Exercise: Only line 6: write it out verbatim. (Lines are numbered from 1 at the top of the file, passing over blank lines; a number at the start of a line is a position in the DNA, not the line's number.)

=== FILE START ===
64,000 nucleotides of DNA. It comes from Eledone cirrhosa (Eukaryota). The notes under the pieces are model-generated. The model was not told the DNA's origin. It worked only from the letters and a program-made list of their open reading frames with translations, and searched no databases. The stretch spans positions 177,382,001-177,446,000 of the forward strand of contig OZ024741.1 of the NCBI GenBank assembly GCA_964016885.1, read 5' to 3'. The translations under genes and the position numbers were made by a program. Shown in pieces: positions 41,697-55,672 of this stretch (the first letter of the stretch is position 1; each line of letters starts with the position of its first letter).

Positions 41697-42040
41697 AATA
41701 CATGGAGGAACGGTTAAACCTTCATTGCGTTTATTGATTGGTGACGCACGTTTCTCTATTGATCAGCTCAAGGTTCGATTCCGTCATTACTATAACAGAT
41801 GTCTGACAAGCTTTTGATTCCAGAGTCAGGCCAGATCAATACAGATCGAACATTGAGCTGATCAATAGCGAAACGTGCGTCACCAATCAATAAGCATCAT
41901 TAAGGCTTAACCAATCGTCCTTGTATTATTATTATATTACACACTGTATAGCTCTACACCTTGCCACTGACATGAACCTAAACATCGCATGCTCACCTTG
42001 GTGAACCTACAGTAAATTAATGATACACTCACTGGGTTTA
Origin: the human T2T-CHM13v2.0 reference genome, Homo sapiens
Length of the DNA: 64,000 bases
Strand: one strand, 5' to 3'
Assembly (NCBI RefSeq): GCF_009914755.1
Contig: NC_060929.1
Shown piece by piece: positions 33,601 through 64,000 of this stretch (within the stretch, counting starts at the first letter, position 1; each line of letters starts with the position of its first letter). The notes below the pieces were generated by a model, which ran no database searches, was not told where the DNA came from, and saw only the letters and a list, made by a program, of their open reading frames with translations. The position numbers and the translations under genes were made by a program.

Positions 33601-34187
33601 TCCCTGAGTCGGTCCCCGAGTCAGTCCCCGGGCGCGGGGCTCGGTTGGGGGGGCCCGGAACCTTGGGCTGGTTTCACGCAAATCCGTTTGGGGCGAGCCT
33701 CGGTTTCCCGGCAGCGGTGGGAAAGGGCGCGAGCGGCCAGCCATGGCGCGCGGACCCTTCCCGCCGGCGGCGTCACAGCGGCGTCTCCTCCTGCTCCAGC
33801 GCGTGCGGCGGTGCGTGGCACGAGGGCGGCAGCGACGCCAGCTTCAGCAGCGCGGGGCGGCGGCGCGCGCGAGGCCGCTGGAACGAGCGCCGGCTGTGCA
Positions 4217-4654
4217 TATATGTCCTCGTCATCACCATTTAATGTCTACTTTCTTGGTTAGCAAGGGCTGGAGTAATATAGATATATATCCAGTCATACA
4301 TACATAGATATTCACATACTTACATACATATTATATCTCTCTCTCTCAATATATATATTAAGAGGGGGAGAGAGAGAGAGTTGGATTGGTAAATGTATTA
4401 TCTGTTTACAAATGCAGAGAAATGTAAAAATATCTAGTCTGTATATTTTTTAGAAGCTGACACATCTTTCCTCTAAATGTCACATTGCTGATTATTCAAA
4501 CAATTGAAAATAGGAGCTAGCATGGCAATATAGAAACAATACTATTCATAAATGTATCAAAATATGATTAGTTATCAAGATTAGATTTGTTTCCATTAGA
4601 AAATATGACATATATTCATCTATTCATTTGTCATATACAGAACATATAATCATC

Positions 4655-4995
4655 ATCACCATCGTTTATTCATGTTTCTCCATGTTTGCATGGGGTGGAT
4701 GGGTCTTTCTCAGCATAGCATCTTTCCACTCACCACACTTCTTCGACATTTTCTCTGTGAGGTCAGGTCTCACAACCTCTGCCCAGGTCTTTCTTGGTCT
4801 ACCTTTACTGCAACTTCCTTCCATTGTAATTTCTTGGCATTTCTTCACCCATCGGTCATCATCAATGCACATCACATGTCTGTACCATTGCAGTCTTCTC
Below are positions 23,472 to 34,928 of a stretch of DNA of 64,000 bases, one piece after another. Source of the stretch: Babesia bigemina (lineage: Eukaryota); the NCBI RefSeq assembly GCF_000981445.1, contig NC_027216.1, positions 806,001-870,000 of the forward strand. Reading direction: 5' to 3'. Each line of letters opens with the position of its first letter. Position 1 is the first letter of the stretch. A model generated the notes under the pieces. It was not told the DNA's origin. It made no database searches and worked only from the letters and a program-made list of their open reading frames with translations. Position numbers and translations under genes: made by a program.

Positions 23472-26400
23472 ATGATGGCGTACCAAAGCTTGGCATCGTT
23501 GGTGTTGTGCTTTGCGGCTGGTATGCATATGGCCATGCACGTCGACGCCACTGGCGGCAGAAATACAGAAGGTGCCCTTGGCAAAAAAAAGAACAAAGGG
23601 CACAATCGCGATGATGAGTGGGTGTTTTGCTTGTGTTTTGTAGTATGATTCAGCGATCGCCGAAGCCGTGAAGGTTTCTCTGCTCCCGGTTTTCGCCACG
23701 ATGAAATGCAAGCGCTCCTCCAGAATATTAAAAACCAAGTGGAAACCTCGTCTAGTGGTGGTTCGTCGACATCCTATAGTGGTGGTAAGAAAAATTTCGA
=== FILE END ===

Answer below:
41901 TAAGGCTTAACCAATCGTCCTTGTATTATTATTATATTACACACTGTATAGCTCTACACCTTGCCACTGACATGAACCTAAACATCGCATGCTCACCTTG